Dismissed: Wannabe Barrister’s Claim That Minimum Pupillage Award Is Discriminatory To Black Africans

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Like many Bar graduates, John Iteshi couldn’t get a pupillage – or even an interview for a pupillage.

Having completed the Bar Professional Training Course (BPTC) in 2007, Iteshi made about 150 pupillage applications but did not receive a single interview.

Pupillage Portal, the Bar's state-of-the-art interweb application system

In common with the thousands of pupillage and training contract seekers out there, he found the competition for other law-related jobs intense, too.

Since 2008, Iteshi has made over 200 applications for legal case worker and administrative roles, but only received about 5 interviews, and has not been successful in finding employment in the legal field…

Iteshi, who is from Nigeria and would have been happy to do pupillage in the UK unfunded, reckoned things would have been different if he’d qualified before rules introduced in 2003 that made it obligatory for chambers to pay pupils. And he noted from the available statistics that there have been less black African people obtaining pupillages annually between 2004 until now than in 2000-01. So he decided to take the matter to court.

First, he tried to bring judicial review proceedings against the Bar Council, but he was refused leave to do so. As a result, he brought proceedings in an employment tribunal, lost, and then appealed to the Employment Appeal Tribunal (EAT) – where on Friday he lost again.

In reference to the statistics cited by Iteshi, the EAT said:

“the information that we have is patchy and in our view unreliable. For example, we do not know what the statistics were before 2001. More crucially, we do not know what effect withdrawal of unfunded pupillages has had on the statistics. That is because there are no statistics showing the breakdown by colour/ethnic origin of those undertaking unfunded pupillages..statistics are of little help. Applying our general knowledge we would expect that the dramatic reduction in unfunded pupillages would benefit black Africans in the same way as it has benefited people from other ethnic minorities.”

Certainly Iteshi did himself no favours by sending an email the day before his appeal to his MP, Simon Hughes, in which he copied in the tribunal members, accusing the first instance judge in front of whom he’d lost of “fraudulent manipulation of evidence” and the lay members who sat with her as being “dubious”.

The email also accused the EAT of having operated a scam at the earlier sifting stages, as being a “self constituted panel of deities” and stated that its chair, Lady Smith, was “a woman famed by ordinary victims for being manipulative and conscience ridden”.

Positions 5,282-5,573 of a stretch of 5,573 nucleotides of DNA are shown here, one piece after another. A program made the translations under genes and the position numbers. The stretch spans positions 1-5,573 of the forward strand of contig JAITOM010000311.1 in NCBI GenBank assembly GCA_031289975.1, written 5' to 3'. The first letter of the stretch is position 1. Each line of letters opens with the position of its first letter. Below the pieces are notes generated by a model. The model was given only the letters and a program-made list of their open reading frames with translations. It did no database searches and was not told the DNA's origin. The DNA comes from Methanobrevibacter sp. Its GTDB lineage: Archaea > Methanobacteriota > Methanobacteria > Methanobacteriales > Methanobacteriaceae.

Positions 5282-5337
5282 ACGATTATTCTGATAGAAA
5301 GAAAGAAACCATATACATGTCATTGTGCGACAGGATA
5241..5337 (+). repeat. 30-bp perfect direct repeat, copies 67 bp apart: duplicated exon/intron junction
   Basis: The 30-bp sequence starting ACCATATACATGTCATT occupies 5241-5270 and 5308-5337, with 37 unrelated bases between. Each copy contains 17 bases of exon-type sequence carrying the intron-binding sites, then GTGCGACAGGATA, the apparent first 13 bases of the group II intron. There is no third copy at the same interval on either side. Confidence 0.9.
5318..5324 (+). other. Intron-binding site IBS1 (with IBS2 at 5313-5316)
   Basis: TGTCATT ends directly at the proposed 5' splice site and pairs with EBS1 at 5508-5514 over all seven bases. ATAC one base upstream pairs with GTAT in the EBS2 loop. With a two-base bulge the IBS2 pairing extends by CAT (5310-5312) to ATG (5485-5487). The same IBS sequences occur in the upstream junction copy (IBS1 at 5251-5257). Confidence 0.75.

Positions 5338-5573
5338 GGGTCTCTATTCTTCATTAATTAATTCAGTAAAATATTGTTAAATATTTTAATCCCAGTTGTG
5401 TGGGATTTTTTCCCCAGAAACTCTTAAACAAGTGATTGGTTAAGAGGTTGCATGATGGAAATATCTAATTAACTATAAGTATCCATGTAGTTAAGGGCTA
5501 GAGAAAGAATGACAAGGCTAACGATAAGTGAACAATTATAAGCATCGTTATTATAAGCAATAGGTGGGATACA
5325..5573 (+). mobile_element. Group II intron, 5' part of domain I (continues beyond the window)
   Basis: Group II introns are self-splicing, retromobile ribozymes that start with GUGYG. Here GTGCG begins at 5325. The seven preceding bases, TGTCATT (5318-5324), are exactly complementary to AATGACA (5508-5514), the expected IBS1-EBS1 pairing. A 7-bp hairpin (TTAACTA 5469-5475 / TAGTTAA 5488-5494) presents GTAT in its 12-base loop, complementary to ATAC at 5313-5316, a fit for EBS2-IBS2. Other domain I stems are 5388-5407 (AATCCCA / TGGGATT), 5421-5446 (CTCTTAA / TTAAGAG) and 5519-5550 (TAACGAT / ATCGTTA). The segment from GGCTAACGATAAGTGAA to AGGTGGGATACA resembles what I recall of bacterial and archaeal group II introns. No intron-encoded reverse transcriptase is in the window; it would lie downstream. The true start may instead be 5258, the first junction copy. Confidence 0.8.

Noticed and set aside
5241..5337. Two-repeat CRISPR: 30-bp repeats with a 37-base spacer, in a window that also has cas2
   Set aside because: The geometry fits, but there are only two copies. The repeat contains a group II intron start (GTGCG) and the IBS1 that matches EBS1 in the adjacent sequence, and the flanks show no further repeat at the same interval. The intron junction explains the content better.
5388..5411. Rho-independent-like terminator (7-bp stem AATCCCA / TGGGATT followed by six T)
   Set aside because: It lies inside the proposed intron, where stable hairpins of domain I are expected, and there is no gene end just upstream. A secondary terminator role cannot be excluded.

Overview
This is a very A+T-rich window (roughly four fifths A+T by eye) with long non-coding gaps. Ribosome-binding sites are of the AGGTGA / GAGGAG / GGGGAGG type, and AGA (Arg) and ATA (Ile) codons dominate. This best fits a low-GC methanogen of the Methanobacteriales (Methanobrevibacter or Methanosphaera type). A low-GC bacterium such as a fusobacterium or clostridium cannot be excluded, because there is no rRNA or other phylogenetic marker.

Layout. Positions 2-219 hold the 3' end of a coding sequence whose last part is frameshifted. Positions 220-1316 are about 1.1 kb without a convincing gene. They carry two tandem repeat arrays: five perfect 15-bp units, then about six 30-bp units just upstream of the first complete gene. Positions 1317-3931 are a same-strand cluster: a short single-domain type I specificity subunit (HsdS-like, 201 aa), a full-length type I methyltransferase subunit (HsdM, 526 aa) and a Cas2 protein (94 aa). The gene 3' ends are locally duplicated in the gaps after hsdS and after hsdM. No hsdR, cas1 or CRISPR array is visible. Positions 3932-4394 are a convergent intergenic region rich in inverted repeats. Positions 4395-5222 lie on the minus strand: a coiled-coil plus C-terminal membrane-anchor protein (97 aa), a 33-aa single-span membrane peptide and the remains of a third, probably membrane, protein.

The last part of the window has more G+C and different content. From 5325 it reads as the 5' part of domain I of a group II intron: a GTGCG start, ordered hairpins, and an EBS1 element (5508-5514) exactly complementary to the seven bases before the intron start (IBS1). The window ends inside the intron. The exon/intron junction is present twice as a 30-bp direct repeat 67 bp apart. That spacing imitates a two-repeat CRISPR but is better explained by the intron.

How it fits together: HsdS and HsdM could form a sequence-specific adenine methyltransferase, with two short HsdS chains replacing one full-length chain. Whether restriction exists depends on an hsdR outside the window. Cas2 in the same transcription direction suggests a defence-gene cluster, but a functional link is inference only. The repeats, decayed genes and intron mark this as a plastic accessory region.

This man has a history. He’s a serial litigant who runs repeat baseless race discrimination claims. Google him and you’ll find plenty.



Is this the same guy who tried to sue his BVC provider?


[…] Firstly one unfortunate BPTC graduate found his claim that the minimum pupillage award is racist dismissed unceremoniously. And then came this nonsense about trainee solicitors getting paid a mere £2.60 an […]



I must say that the claim by this guy is groundless. I am a Chinese. My son made 24 applications. He got 23 intereviews and was finally offered at 4 top sets of commercial chambers. I don’t see any racial discrimination from his experience.



He may have ‘suffered’ from positive discrimination as the UK law firms might wish to exploit his Chinese-ness for Anglo-Chinese commercial reasons?




This judgment is available on bailii.

Barristers may not be discriminatory, but, what about our judges? The claim was in defamation. If the defendant was found to have behaved improperly, then that would have destroyed qualified privilege, and the case would not have been struck out.

This is what the Nicol J said at para 82 of his judgment;

82. “The Claimant alleged that the first publication of which he complains was searching for a way of excluding him that would avoid liability under the Disability Discrimination Act. But it is not improper for an institution such as the University to take advice from its Equalities Manager as to the impact of legislation such as the DDA and courses of action which might be adopted which would not attract liability. Likewise, there is nothing improper in the Equalities Manager responding to such a request.”